Last Thursday (13 August) saw the world premiere of the cello concerto by Unsuk Chin, a BBC commission. Chin, who was born in Korea in 1961, has been composer-in-residence for both the Seoul Philharmonic Orchestra and the Deutsches Symphonie-Orchester Berlin. She is a careful worker: the new work was originally scheduled for the 2007 Prom season, but she had to postpone the commission so that she had a chance to finish her first full-length opera, Alice in Wonderland. Chin has studied with the Korean composer Sukhi Kang and with György Ligeti, and is now based in Berlin. This concerto was written specifically for Alban Gerhardt, who performed the premiere last week.
In the pre-concert publicity, we had been promised a competition, a psychological battle between soloist and orchestra. Seeing the impressive battery of percussion assembled to the side of the stage, it was a battle in which the cellist wasn’t going to have much of a chance. But when the concerto opened with a sole plucked G sharp on the two harps, around which the cello played a slender strain which recalled the delicate first few bars of Debussy’s piano prelude Des pas sur la neige, this was clearly going to be a battle of a different sort.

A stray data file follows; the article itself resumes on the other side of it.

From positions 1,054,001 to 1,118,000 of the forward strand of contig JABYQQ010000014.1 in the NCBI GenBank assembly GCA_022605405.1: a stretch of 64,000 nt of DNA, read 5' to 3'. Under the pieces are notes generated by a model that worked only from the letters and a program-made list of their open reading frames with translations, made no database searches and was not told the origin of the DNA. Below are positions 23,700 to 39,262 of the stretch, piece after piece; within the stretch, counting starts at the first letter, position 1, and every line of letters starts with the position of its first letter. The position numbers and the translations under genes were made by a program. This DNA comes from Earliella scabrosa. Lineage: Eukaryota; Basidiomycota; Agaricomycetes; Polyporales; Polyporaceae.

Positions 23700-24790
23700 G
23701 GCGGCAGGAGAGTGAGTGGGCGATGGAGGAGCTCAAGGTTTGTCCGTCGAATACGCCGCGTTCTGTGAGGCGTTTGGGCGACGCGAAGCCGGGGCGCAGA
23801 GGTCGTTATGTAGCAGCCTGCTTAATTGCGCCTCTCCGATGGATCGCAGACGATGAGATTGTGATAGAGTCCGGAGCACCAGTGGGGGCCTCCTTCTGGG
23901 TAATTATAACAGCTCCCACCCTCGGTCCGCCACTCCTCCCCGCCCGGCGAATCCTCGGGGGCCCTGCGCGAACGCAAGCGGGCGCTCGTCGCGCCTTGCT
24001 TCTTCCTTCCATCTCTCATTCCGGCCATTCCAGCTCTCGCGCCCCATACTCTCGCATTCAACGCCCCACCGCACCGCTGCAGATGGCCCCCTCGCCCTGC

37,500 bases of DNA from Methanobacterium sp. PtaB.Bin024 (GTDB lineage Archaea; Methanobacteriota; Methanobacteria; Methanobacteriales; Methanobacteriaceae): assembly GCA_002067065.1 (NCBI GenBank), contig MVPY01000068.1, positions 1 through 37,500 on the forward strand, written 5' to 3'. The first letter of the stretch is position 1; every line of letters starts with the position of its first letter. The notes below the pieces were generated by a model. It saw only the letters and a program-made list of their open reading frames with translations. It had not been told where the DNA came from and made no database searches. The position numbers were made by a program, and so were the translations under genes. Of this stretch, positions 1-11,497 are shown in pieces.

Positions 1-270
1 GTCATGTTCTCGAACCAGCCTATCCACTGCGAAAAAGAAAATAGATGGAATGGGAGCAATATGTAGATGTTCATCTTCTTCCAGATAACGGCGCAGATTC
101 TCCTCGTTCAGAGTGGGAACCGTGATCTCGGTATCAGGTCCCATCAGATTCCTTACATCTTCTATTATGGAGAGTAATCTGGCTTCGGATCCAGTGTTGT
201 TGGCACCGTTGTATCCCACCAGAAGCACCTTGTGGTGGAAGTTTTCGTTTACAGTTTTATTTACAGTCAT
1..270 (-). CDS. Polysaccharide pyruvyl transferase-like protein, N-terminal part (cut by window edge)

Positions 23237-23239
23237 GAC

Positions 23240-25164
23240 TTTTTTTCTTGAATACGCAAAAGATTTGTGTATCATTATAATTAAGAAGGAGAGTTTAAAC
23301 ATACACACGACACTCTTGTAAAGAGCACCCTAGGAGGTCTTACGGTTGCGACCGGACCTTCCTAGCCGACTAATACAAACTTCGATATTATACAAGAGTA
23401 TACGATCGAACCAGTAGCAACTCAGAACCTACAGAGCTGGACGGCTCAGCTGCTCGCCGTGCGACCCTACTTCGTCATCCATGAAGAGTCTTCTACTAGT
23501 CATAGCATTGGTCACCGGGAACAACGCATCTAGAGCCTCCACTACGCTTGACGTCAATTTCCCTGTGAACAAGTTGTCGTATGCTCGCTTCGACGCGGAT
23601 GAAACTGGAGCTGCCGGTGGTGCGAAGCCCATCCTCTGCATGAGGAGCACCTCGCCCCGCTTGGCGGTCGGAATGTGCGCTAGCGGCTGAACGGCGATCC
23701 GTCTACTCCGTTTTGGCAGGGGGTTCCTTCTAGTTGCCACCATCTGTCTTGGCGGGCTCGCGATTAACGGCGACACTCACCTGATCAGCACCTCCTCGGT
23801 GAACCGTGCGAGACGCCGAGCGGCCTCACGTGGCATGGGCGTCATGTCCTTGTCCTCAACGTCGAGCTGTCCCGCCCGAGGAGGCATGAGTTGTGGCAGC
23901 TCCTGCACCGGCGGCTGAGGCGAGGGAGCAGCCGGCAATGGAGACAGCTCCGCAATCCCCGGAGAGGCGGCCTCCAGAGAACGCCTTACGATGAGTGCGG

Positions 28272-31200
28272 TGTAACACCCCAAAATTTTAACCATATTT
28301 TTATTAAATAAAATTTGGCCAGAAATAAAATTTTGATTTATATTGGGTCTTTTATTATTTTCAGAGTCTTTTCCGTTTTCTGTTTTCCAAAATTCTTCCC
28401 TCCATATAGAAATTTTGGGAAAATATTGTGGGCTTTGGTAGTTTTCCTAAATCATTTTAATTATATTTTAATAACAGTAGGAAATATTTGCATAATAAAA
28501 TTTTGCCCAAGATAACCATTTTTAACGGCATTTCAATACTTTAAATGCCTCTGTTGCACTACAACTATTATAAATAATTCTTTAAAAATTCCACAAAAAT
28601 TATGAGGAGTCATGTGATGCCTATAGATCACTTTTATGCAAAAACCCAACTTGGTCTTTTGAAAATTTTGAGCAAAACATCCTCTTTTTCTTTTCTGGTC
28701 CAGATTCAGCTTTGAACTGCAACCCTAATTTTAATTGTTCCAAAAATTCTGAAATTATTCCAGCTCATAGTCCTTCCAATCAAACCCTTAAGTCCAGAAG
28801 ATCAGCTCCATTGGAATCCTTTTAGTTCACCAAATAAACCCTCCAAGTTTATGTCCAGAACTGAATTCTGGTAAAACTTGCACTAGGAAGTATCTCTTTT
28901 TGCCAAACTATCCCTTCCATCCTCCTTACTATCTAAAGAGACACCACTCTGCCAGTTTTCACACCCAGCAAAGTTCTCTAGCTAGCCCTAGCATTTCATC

That initial G sharp was the anchor for much of the piece, initially rooted in the orchestra while the cello improvised around it, and later taken up by the cello (with some impressive double-stopping) while the orchestra has the harmonic interest.
Yes, there is conflict and dialogue between soloist and orchestra (in an interview with BBC Music Magazine Chin refers to mutual “attacks”) but the conflict never becomes a pitched battle or threatens the structure of the piece, any more than do the contrasts between piano and orchestra in the Andante of Beethoven’s fourth piano concerto.
The first movement is titled Aniri which, as Habakuk Traber’s programme notes helpfully pointed out, in the pansori tradition are the narrated passages in between the sung elements of the epic tale’s storyline. If the narrated elements were the hurried, seemingly improvised passages in the solo cello part, a pansori audience would not have picked up many of the words.
It was a pity that the BBC elected to devote the pre-prom talk to a discussion of the Stravinsky ballets – surely a familiar enough topic to the regular prom audience. Unsuk Chin’s references to the pansori art form will have been lost on many Koreanists, let alone the mainstream promenaders, and this would have been an ideal opportunity to introduce to a general audience one of the musical forms to have made it onto UNESCO’s list of intangible cultural properties, while linking the tradition to the musical structure of Chin’s work. It is to be hoped that the programmers take a more courageous approach to education in the future.